In Step One I said that the most important part of this entire post is to decide what YOUR ideologies are. Well, the same goes for media sources. Media sources MUST decide what THEIR ideologies are as well.

If a media sources DOESN’T have an ideology, BE CAREFUL. Because they’re most likely a party-based media source.

Here’s why: having a specific and transparent ideology incentivizes a news source to separate itself from a specific party-based allegiance.

When a media source builds an ideological view into its mission, it ties them to their mission. It pushes the media source to value all news stories against whatever view they believe in.

Let’s look at an example. A particular news source states in their mission that one of its views is to lower inequality. At one point the news source covers a Democratic politician who supports a policy they claim will lower inequality. Unfortunately, research has shown that this policy actually increases inequality. But since the news source has dedicated itself to lowering inequality, it will evaluate the policy instead of blindly supporting the politician.

Wait a second...

If a news source does NOT make their ideologies clear, it will become susceptible to sliding into party-based territory. In a party-based situation, it will support the Democrat politician just BECAUSE they're a Democrat.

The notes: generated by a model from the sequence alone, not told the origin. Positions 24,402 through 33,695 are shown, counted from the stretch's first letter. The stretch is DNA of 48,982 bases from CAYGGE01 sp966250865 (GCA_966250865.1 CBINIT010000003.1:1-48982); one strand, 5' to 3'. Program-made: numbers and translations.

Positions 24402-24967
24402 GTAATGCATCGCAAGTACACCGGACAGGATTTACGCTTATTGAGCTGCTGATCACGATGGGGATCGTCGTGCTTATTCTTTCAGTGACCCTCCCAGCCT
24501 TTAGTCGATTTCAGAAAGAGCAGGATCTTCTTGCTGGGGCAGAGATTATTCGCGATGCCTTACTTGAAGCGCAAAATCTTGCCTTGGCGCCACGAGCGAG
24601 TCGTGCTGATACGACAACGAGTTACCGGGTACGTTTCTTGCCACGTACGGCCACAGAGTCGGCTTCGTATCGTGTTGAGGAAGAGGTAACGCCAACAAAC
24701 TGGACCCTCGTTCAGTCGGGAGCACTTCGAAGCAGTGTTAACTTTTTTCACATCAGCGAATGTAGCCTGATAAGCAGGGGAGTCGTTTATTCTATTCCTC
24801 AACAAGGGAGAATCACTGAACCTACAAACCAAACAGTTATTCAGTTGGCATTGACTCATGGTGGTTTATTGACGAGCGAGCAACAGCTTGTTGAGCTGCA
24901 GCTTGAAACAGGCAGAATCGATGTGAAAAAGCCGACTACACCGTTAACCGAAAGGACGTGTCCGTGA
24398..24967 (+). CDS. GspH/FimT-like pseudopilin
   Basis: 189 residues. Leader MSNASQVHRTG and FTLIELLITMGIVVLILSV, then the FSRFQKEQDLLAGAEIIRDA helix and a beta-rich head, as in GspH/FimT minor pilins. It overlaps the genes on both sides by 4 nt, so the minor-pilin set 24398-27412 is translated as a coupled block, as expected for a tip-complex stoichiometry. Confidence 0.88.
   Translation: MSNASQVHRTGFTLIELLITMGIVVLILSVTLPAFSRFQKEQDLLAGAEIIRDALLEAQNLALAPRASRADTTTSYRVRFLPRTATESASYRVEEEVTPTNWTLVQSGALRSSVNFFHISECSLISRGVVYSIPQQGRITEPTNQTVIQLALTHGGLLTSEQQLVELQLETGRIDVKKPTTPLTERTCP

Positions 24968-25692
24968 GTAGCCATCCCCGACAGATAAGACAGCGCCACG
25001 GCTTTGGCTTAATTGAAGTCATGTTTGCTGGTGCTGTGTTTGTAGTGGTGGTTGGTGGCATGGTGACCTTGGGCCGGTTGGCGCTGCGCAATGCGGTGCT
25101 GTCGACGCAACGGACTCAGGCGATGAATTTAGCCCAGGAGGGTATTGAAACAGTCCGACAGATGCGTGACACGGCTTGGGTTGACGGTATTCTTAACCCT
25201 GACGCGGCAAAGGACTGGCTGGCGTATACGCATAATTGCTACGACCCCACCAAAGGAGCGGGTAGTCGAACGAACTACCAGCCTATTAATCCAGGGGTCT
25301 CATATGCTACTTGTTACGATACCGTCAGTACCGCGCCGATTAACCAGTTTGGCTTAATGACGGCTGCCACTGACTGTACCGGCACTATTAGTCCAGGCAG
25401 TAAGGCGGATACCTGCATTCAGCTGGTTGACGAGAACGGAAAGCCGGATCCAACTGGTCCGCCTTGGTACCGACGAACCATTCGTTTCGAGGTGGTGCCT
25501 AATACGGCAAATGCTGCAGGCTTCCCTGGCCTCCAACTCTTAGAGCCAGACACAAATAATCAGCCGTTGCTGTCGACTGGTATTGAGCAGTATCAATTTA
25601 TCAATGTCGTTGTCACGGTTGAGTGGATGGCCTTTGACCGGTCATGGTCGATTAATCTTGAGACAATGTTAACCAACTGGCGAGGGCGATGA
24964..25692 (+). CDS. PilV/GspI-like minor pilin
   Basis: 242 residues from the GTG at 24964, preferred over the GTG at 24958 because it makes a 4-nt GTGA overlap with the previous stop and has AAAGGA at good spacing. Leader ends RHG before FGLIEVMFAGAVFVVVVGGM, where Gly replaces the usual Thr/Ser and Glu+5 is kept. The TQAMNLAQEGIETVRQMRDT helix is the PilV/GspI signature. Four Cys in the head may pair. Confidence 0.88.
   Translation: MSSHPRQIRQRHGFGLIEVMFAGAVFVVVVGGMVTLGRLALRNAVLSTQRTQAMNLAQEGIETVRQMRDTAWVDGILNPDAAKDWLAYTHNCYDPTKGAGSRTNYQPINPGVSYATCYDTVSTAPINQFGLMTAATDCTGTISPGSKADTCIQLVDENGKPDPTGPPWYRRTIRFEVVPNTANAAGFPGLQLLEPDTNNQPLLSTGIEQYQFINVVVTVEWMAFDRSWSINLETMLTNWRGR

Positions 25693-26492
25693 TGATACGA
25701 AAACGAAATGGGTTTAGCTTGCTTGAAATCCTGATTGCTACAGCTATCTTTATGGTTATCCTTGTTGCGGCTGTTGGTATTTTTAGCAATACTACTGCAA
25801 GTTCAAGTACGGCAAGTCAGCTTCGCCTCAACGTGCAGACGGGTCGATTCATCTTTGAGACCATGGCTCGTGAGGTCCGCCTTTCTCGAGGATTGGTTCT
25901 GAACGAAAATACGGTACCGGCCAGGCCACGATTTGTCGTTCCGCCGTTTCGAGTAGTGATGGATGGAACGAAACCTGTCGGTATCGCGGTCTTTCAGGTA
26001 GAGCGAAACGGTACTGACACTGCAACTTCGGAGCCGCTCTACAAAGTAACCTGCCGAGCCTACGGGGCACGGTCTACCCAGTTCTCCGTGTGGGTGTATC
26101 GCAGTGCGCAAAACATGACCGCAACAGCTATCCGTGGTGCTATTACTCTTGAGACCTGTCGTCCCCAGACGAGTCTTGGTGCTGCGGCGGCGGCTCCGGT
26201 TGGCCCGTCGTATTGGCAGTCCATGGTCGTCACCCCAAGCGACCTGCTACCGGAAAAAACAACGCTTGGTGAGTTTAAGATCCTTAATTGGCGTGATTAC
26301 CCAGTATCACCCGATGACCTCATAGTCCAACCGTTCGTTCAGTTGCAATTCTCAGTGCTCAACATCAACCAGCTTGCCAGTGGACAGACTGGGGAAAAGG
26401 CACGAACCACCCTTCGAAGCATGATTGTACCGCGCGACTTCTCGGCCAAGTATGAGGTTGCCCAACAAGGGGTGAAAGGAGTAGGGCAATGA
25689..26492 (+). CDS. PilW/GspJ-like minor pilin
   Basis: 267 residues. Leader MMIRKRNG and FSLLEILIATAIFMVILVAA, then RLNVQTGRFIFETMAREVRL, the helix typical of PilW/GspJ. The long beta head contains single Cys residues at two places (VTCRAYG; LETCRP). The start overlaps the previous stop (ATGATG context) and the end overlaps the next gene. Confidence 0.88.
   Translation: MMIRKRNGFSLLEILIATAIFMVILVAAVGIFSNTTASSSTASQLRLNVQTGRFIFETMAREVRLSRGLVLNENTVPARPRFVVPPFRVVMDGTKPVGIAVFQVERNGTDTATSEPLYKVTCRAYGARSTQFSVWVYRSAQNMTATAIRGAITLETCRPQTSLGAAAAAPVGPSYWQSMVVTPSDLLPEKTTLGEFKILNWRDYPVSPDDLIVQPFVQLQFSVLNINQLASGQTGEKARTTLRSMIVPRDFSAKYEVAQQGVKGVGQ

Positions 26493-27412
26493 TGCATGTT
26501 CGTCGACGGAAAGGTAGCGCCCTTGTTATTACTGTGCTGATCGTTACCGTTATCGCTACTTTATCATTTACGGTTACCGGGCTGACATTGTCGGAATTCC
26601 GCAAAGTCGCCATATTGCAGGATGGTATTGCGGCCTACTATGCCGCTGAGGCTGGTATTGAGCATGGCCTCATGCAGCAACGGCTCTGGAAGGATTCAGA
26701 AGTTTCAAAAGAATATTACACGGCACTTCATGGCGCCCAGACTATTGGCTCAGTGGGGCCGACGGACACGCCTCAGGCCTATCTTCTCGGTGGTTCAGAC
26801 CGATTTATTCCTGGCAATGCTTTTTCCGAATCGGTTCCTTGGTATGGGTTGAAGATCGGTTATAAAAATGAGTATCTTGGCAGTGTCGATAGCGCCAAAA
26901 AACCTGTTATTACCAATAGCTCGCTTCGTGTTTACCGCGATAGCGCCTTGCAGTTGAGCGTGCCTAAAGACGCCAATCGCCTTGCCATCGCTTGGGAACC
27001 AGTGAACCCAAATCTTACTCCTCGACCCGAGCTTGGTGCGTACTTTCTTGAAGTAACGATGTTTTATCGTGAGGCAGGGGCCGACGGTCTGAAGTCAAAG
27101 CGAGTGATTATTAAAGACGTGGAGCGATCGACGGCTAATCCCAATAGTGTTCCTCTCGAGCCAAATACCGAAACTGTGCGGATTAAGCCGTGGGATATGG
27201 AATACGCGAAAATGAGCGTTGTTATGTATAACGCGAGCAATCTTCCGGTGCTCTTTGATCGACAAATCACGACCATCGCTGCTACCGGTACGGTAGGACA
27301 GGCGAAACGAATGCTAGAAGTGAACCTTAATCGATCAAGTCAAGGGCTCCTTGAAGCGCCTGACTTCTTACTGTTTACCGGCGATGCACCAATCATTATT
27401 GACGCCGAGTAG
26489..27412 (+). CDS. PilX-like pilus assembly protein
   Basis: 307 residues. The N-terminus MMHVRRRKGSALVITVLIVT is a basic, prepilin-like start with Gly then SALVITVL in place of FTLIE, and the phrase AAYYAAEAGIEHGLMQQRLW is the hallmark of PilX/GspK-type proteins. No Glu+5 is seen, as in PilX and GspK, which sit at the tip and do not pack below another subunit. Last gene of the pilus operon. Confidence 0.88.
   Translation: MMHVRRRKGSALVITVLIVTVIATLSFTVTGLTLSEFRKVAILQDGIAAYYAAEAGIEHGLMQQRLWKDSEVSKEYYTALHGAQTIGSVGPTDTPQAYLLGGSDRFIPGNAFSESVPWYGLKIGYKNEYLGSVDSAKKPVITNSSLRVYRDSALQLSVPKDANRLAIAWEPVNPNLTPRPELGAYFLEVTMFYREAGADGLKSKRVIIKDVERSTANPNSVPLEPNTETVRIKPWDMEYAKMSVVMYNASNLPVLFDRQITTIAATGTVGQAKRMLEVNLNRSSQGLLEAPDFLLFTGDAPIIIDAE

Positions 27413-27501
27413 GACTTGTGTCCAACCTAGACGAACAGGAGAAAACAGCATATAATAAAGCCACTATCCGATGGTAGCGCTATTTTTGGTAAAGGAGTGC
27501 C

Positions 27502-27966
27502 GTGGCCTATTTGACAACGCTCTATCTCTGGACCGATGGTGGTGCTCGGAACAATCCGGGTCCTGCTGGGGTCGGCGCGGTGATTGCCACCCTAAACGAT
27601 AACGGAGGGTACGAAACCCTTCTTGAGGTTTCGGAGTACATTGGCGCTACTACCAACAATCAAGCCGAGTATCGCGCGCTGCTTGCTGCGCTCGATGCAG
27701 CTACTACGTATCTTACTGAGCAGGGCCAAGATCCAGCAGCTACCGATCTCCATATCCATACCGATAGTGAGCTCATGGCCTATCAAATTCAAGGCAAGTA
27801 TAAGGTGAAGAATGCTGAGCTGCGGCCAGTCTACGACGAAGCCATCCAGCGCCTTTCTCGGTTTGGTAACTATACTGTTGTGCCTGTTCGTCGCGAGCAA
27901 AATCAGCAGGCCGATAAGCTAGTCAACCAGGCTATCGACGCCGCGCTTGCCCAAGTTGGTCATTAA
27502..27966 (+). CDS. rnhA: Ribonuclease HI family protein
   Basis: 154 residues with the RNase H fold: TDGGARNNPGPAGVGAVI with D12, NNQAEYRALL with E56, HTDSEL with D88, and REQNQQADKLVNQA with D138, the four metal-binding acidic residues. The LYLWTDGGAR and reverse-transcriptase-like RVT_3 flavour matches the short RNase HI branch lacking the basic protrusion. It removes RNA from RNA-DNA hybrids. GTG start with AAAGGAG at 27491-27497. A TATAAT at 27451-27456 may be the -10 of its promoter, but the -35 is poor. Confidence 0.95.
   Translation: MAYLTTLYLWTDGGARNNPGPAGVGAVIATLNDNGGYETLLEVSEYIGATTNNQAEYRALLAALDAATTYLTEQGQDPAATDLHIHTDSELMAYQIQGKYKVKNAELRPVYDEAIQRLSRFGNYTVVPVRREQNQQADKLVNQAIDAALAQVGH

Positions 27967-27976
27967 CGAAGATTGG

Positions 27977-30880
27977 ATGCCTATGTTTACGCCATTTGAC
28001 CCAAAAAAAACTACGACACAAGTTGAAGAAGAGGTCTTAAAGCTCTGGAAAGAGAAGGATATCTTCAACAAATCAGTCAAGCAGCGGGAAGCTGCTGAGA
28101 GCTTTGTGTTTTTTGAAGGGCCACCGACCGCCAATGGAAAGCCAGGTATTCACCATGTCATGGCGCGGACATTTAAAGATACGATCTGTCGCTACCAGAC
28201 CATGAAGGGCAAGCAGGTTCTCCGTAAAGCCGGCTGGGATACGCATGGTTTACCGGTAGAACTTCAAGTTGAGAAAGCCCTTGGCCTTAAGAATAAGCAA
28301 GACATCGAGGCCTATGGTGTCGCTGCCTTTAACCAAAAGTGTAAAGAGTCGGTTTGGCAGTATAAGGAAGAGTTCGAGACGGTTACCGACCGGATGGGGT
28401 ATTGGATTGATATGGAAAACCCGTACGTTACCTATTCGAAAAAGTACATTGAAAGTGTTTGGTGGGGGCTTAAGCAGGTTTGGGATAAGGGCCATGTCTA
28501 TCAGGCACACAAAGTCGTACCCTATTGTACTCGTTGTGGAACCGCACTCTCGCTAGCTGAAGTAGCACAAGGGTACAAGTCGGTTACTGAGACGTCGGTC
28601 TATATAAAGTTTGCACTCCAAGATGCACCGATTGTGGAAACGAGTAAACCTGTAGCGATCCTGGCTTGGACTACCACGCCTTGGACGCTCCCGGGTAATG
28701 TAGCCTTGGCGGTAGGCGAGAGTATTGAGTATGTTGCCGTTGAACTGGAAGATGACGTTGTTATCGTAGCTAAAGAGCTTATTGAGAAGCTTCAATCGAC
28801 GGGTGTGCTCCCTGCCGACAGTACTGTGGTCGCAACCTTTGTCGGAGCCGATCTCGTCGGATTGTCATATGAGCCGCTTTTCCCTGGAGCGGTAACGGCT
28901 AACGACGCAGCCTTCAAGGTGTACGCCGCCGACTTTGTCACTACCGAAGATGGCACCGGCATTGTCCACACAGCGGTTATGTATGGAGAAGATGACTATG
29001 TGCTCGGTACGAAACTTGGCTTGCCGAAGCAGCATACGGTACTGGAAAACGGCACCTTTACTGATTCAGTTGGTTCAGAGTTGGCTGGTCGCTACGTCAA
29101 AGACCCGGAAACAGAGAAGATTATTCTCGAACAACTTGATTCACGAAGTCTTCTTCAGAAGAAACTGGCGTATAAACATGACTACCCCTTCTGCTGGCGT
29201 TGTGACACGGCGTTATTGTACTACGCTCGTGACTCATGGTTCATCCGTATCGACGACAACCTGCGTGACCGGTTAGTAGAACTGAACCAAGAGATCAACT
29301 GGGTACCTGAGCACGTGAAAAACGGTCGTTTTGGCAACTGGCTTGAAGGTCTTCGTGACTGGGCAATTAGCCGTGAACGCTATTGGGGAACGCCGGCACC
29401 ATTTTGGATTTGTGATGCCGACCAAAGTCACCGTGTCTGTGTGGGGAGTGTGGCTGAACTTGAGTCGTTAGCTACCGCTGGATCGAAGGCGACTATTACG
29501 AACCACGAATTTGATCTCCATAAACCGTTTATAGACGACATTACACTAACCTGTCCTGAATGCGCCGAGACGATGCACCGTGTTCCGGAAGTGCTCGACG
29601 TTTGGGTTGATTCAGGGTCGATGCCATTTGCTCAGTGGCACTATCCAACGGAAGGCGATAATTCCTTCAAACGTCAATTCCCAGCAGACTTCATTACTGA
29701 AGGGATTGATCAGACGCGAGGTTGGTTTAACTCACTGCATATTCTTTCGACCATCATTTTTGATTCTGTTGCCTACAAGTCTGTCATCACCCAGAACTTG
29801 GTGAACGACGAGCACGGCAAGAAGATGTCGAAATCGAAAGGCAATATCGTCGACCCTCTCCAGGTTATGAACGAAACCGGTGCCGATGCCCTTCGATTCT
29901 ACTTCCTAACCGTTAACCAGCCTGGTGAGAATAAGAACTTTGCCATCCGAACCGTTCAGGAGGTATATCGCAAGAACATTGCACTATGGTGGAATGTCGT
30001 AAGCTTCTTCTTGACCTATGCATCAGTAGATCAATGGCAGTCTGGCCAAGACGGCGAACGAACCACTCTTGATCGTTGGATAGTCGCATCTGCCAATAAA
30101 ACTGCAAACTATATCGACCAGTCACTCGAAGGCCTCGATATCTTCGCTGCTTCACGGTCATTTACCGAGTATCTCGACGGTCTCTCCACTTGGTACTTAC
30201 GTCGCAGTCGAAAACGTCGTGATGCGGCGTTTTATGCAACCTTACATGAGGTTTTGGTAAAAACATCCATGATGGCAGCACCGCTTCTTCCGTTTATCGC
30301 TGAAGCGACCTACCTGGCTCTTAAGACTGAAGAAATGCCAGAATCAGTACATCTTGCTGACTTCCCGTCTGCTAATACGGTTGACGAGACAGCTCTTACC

And yes, even a moderate ideology (a balance of free market and government oversight) is a valid ideology. But don't mistake equal coverage for a moderate belief system. Make sure that a source's moderate beliefs are BUILT into its mission.


Step Four: Determine if the source is willing to criticize all aspects of the political world.

Step Four is very similar to Step Three, but it takes it one step further. Because even if a news source ties itself to a specific ideology, there is STILL the chance that the news source will avoid criticizing particular institutions or politicians.

Therefore, you MUST make sure that the source is willing to criticize ALL aspects of politics.